Thomas Wrublewski | National Oceanic and Atmospheric Administration

Thomas Wrublewski

Thomas Wrublewski Image
Location of Interview
Collection Name

NOAA 50th Anniversary Oral History Project


As NOAA celebrates its 50th Anniversary in 2020, there is renewed interest in expanding Oral Histories as a key component of the agency’s overall Heritage Program. Through Oral Histories, we will capture the theme: Celebrating the People Behind NOAA - 50 Years of   Science, Service and Stewardship.

Date of Interview

Molly Graham


Since 1980, Tom Wrublewski has been a physical scientist with the U.S. Department of Commerce, National Oceanic and Atmospheric Administration (NOAA) National Environmental Satellite, Data and Information Service (NESDIS). In this post, he initially monitored the operation of instruments onboard the Geostationary Operational Environmental Satellites (GOES) and Polar-orbiting Operational Environmental Satellites (POES) to assure they were properly calibrated and functioning adequately. In January 2020, he retired from the NOAA Joint Polar Satellite System (JPSS) Office at NASA Goddard Space Flight Center.

At Goddard, he worked on the instruments for the GOES-G&H satellites, the refurbishment and launch of NOAA-D, the incorporation of US Air Force Space Test Program instruments on NOAA-I&J; and the acquisition of the POES NOAA-HIJ; K L M; and N and N Prime satellites, instruments, and launch services. He  worked on the GOES Solar X-Ray Imager acquisition followed by the GOES-NOP spacecraft acquisitions. Since 2002, Wrublewski offered his technical and educational expertise to the GOES/POES education and public outreach efforts by working with NASA’s Jet Propulsion Laboratory on Space Place and, a weather-related Web site geared towards middle school students and teachers. He prepared educational posters, and newspaper and educator journal articles about GOES/POES-related science and technology. In April 2007, his responsibilities were expanded to include the NESDIS acting acquisition management lead for the NOAA-N Prime satellite and the MetOp-B&C NOAA provided instruments. Following the successful launches of GOES-NOP and NOAA-N Prime during the 2006-2010 era, Tom transitioned to helping with the Deep Space Climate Observatory (DSCOVR) project formulation and specifications for its launch services with the USAF.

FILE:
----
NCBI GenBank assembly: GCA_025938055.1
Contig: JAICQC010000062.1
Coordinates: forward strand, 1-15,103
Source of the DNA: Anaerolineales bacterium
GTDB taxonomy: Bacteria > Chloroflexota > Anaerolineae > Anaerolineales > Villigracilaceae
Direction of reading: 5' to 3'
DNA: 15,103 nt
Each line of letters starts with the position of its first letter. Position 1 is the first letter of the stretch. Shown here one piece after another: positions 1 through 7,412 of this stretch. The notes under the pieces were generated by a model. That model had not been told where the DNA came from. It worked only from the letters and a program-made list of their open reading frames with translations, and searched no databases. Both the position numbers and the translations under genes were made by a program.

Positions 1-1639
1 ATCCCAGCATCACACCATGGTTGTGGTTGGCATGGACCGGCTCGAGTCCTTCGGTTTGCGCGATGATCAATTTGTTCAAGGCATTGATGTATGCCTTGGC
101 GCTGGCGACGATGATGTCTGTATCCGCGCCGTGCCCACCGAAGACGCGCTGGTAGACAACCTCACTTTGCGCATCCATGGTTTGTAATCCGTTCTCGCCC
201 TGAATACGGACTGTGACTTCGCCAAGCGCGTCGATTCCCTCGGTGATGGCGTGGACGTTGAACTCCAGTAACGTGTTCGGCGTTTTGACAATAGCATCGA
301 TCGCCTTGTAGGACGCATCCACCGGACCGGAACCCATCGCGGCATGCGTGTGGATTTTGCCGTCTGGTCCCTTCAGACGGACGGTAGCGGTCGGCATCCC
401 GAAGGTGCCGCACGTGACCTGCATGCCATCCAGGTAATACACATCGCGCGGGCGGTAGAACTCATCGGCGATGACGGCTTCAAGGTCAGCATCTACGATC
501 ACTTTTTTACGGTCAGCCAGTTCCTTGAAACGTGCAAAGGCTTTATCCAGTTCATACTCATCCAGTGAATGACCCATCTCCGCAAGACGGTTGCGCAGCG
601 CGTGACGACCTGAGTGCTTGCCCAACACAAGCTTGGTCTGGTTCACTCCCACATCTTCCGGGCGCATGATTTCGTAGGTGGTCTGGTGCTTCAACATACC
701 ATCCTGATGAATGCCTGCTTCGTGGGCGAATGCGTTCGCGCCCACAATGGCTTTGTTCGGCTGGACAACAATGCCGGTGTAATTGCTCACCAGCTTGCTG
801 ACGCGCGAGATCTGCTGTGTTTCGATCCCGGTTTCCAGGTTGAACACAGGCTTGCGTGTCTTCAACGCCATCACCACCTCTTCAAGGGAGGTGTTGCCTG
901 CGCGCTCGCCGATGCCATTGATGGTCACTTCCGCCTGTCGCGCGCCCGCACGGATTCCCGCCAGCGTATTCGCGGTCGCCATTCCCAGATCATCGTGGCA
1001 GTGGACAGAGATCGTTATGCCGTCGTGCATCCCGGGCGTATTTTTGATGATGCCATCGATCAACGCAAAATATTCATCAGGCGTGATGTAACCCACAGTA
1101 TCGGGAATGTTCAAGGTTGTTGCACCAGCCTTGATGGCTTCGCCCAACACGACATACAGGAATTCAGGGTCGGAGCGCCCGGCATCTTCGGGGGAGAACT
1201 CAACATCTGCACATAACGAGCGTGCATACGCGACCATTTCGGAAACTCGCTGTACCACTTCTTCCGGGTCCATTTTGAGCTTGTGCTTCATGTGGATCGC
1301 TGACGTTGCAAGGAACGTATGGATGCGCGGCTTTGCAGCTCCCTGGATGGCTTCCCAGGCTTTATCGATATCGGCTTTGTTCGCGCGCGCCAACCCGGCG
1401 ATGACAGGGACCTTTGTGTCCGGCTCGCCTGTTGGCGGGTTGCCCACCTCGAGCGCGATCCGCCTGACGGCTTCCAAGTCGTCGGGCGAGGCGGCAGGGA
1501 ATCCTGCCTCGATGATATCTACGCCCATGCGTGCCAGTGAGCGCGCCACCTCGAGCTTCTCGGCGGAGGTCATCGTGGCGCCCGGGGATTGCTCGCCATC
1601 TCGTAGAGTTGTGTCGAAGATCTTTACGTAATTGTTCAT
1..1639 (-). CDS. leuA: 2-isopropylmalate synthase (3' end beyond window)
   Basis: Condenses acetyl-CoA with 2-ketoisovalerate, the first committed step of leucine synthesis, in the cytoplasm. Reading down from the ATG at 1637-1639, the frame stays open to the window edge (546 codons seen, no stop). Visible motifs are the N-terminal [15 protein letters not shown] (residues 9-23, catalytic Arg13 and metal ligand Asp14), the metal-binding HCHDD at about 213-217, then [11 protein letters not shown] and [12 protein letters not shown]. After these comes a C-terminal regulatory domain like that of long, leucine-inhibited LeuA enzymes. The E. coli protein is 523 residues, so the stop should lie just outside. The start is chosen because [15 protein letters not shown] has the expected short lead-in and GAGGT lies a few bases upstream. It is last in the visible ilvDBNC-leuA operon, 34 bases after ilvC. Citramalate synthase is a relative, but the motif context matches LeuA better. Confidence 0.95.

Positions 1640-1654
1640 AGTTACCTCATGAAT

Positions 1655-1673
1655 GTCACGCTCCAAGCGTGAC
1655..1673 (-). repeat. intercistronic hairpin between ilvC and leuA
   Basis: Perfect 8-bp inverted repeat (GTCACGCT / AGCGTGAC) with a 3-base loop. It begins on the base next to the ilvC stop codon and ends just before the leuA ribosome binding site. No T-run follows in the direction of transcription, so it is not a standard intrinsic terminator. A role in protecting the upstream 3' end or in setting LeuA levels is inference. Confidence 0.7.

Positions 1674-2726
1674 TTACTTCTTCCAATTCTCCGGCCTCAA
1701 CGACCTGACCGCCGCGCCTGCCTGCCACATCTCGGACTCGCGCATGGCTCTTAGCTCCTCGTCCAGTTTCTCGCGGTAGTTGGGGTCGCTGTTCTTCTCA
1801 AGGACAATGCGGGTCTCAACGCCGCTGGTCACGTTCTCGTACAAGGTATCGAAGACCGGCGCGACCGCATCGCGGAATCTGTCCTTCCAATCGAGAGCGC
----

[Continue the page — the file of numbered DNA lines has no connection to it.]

In 2011 Tom joined the NOAA JPSS Technical Division where he assisted with getting the JPSS-1 satellite and its five government furnished instruments on contract.  In 2014 and 2015 Tom worked on gathering requirements and studies for the JPSS-2 satellite and served on the Source Evaluation Board for proposal evaluations.  This is a firm fixed-price order for the purchase of the JPSS-2 spacecraft with options to purchase the JPSS-3 and JPSS-4 spacecraft.

In his spare time, Wrublewski enjoys gardening, with over a thousand various daffodils and narcissus blooming in the springtime at his residence and tending to hundreds of daylilies during the summer and fall.

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The NOAA mission is to understand and predict changes in climate, weather, oceans, and coasts, to share that knowledge and information with others, and to conserve and manage coastal and marine ecosystems and resources. The Voices Oral History Archives offers public access to a wide range of accounts, including historical materials that are products of their particular times, and may contain offensive language or negative stereotypes.

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